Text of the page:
Don't do the crime if you can't do the time, go the lyrics to an old TV show's theme song. But a study by the National Center for Policy Analysis indicates that for most criminals, serving time may not be a big problem. It isn't that they enjoy spending time in jail—rather, the expected jail time for any offense is relatively small and getting smaller.
The study's author, economist Morgan O. Reynolds, explains, "Expected punishment is not the same as the length of time prisoners actually stay incarcerated." Rather, it is the median time served for an offense multiplied by four probabilities: the probabilities of being arrested for a crime, of being prosecuted after being arrested, of being convicted, and of being sent to prison if convicted.
Reynolds found that the expected punishment for murder, for example, was just 1.8 years in 1990, down from 2.3 years in 1988. The expected punishment for rape was 60 days, down from 80.5 days. For motor-vehicle theft, a criminal could expect to spend 1.5 days in jail in 1990, down from 3.8 days in 1988.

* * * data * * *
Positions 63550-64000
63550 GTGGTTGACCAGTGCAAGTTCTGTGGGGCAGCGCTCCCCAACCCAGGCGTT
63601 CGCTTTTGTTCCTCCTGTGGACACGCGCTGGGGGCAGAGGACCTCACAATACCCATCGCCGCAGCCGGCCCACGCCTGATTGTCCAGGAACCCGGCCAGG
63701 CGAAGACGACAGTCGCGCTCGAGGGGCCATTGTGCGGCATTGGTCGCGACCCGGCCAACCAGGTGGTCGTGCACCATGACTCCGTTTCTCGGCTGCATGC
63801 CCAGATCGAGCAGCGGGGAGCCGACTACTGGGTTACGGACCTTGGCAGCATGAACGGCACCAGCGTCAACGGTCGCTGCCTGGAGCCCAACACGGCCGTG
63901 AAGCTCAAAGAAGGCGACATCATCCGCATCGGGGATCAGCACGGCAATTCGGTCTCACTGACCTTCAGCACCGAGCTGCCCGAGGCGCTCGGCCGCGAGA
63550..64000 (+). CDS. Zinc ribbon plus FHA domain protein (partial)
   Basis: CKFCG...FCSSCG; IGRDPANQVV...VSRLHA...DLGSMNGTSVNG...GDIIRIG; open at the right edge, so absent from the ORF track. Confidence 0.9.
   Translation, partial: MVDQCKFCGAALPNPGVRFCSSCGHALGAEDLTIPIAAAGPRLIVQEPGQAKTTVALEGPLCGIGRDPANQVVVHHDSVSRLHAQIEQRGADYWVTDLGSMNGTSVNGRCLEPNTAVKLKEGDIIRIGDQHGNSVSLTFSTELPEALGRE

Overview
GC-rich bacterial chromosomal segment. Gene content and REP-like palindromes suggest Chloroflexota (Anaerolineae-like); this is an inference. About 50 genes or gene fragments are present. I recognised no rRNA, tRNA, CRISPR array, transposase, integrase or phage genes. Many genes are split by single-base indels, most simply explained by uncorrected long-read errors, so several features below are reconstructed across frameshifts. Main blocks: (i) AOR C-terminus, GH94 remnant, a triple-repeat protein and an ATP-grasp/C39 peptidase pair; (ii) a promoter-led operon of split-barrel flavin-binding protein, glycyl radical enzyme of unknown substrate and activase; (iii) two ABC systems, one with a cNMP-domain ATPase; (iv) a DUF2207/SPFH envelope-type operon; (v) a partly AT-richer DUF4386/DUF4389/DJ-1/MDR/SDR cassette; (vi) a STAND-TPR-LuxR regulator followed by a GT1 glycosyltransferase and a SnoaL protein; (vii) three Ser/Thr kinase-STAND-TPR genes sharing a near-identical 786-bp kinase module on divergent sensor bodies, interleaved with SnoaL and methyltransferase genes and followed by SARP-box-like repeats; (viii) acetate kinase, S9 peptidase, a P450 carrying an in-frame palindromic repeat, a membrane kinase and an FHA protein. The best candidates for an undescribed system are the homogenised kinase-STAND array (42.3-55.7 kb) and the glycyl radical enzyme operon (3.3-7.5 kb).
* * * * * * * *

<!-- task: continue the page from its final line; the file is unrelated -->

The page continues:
Part of the problem, Reynolds notes, is that mandatory sentences for drug convictions mean that fewer and fewer cells are available to house other offenders. But an even bigger problem, he says, is "leakage" throughout the system.
"The probability of being arrested for one of the seven major offenses—murder, rape, robbery, assault, arson, burglary, and larceny—declined from about 27 percent to 24 percent," he says. "The probability of being prosecuted [declined] from 84 percent to 82 percent, the probability of being convicted from 65 to 64 percent, and the probability of being imprisoned from 44 to 43 percent."
This article originally appeared in print under the headline "Prison Blues".